'The Last Summer of the Rich' ('Der letzte Sommer der Reichen'): Berlin Review
Cult Austrian auteur Peter Kern upholds Berlin film festival tradition with this year's obligatory sub-Fassbinder portrait of sexually depraved Eurotrash monsters
Nuns with guns, rubber fetishwear, red hot lesbian sex, brown paper packages tied up with string - these are a few of Peter Kern's favorite things. A prolific Austrian writer, director and actor, Kern appeared in Rainer Werner Fassbinder's Despair, as well as films by Wim Wenders and Werner Schroeter. But Fassbinder has a lot to answer for, spawning a school of stagey, sour, sexually depraved European melodrama which still carries cultural weight long after it lost all emotional and political bite. A darkly comic thriller about the polymorphously perverse monsters who run Viennese high society, Kern's latest pungent auteur effort might have had transgressive shock value if it had been released in 1978.
Made on a modest budget of around $ 700,000 after its anticipated state funding fell through, The Last Summer of the Rich is a wildly uneven, mildly amusing experiment in Eurotrash retro-decadence. Premiering in the Berlinale's Panorama section, it should generate modest interest based on Kern's track record. But at a festival where Fifty Shades of Grey is one of the star attractions, this kind of tastefully shot soft-porn orgy feels like a quaint relic of a bygone age, like The Sound of Music spiced up with some politely raunchy nun-on-nun action.
Multilingual Euro-vamp Amira Casar stars as Hanna von Stezewitz, latex-loving fashion queen and heiress to a vast business empire, whose life of limitless power and privilege has corrupted her into a sadistic tyrant. Accompanied everywhere by her faithful fixer Boris (Winfried Glatzeder), Hanna has no qualms about taking anything she desires, even sexually molesting her underage female interns. Initially ignoring calls to visit her dying grandfather (Heinz Trixner), a crusty old patriarch with a shady Nazi past, Hanna finally takes a selfish interest when she meets his nurse, the beautiful young nun Sarah (Nicole Gerdon).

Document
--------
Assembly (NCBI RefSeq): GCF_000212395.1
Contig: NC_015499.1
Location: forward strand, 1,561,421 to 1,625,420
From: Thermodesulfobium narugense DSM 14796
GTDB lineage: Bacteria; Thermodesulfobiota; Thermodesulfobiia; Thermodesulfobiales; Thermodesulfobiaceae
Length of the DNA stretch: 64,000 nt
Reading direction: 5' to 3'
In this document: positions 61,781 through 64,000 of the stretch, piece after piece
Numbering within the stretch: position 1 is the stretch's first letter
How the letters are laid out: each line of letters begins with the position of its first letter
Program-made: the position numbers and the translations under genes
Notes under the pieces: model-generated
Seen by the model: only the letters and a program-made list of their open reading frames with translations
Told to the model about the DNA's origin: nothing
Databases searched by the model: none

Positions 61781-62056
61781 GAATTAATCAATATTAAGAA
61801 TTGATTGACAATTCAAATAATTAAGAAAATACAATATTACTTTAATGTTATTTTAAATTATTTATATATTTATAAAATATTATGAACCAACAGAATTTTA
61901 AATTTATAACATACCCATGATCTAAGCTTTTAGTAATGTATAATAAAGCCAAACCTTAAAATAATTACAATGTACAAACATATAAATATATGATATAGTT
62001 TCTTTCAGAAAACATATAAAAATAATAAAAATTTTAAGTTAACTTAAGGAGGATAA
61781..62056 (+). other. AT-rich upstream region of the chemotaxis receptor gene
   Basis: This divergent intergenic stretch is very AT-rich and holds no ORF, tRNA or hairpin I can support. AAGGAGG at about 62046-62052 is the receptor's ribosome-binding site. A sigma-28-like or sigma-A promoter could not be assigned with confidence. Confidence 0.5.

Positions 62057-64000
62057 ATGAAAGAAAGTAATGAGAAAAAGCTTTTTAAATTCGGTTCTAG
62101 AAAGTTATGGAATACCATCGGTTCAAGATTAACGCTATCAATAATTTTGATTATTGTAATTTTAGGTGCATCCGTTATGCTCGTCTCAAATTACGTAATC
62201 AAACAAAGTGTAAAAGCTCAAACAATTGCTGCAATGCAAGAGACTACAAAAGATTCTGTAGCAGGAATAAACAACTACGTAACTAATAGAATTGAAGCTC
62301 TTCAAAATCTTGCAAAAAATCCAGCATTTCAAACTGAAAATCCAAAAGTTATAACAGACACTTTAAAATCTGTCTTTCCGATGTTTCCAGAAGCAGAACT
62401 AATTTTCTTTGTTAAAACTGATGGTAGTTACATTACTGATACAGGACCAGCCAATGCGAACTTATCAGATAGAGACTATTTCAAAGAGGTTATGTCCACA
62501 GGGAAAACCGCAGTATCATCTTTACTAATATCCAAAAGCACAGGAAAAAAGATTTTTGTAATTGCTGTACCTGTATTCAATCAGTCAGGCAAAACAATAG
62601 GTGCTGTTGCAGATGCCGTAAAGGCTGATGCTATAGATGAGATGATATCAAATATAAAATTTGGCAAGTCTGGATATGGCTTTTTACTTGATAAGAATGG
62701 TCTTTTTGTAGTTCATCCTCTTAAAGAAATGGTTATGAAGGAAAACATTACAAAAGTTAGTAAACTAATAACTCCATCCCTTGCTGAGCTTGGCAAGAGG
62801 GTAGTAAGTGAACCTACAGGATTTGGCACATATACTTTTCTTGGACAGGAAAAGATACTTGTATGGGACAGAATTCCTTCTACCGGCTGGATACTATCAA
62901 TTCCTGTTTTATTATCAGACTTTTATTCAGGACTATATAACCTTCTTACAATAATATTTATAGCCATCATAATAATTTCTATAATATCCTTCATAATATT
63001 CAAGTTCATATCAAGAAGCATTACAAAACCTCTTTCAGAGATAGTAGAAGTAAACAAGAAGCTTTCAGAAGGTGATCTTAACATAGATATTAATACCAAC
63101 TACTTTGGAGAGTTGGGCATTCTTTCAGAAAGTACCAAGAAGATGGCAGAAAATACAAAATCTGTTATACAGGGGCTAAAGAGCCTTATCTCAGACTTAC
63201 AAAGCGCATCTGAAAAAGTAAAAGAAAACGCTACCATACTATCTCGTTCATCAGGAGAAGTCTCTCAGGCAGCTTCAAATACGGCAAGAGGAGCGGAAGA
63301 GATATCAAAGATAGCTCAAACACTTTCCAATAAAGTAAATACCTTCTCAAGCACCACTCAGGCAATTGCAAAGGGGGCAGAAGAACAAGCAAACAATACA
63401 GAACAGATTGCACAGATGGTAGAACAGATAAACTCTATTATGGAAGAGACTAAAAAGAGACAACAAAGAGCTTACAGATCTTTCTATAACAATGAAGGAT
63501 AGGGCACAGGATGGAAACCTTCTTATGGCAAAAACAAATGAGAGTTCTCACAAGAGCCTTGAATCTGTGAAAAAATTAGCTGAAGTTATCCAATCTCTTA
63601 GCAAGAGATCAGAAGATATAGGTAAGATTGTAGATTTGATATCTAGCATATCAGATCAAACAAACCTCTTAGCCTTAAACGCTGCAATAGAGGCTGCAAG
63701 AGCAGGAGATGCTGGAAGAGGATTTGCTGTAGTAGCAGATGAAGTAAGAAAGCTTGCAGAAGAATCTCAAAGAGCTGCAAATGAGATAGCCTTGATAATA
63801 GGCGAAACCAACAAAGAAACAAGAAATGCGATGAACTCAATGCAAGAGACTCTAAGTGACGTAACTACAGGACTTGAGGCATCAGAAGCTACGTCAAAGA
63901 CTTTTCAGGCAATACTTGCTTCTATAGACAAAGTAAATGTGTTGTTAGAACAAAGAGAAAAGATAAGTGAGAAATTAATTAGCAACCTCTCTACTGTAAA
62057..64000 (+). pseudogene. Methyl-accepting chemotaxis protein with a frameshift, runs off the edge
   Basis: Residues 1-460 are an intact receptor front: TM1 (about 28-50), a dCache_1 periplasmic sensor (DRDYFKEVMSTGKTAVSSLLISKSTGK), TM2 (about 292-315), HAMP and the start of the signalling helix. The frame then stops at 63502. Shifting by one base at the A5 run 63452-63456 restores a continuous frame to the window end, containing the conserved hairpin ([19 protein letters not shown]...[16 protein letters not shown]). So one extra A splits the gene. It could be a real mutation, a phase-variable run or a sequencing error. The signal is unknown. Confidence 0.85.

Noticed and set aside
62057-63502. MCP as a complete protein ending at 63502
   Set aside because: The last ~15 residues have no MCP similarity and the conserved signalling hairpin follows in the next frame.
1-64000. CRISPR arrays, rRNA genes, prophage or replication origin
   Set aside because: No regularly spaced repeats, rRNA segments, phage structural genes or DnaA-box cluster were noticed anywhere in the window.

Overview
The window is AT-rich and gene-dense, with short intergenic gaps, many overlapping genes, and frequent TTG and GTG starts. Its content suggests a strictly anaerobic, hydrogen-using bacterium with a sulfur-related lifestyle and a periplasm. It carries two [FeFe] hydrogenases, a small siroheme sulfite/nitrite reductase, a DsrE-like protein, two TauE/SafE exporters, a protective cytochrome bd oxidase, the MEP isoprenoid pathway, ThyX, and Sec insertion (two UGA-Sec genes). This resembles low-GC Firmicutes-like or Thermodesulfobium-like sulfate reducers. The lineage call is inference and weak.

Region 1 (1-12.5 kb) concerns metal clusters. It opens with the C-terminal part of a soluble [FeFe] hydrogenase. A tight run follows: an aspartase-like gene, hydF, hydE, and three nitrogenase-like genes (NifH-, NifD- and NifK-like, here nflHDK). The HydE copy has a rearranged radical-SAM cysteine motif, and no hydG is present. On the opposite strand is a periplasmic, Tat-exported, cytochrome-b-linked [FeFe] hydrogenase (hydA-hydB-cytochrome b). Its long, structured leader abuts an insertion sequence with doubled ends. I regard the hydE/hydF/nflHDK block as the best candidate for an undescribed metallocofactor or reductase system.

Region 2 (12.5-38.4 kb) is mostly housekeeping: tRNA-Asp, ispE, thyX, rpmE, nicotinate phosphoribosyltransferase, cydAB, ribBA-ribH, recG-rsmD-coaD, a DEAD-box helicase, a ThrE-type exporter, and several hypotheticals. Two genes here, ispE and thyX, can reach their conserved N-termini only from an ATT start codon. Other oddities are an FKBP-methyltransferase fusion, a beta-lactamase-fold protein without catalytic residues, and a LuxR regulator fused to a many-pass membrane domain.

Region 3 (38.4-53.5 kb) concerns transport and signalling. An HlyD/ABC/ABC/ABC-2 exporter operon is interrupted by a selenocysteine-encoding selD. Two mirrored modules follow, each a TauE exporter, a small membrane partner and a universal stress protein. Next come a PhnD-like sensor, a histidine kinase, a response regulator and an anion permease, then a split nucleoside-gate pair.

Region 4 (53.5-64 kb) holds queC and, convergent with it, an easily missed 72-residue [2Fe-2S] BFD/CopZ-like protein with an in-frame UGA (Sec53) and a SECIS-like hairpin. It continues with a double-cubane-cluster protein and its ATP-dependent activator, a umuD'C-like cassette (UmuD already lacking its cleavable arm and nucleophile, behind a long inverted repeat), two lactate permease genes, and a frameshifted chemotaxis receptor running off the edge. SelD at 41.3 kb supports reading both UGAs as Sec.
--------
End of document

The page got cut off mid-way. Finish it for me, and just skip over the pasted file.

When an unlikely romance blossoms between her and Sarah, Hanna begins to soften her venomously misanthropic outlook. But she has already made too many enemies, and a faceless hit man is stalking her, warning that she will be killed at the height of her happiness. False friends and treacherous colleagues are also plotting against Hanna, ready to seize her empire when the old man dies. Death is never far away, but meanwhile there is always time for some red hot lesbian sex, which Kern includes at regular intervals purely out of emotional and dramatic necessity.
Full of campy performances, gratingly bad lines and clumsy attempts at caustic social commentary, The Last Summer of the Rich is a bumpy ride. If this were a Pedro Almodovar, Francois Ozon or John Waters movie, the ironic tone would be precisely calibrated. But it is never entirely clear whether Kern intends to satirize or celebrate the Fassbinder school of jaded decadence, or whether he even recognizes any distinction.
To his credit, Kern and his producer-cinematographer Peter Roehsler know how to transform a lean budget into sumptuous high-gloss visuals. Drenched in classical music, The Last Summer of the Rich apes the luxuriant color palette and beautifully lit composition style of a classic 70mm production from the 1970s, or a vintage Helmut Newton fashion shoot at least. Not as much trashy fun as it should have been, but not as painfully self-serious as it could have been, this shlocky horror picture show falls midway between guilty pleasure and masturbatory indulgence. Speaking of which, did I mention the red hot lesbian sex?
Production Company: Nanookfilm
Cast: Amira Casar, Nicole Gerdon, Winfried Glatzeder, Heinz Trixner, Traute Furtner
Director, screenwriter: Peter Kern
Producer, cinematographer: Peter Roehsler
Editor: Marcus Gotzmann
Set designers: Laura Nasmyth, Anna Reschl
Costumes: Agnes Hamvas
Casting: Eva Roth
Sales company: Nanookilm, Vienna
Unrated, 91 minutes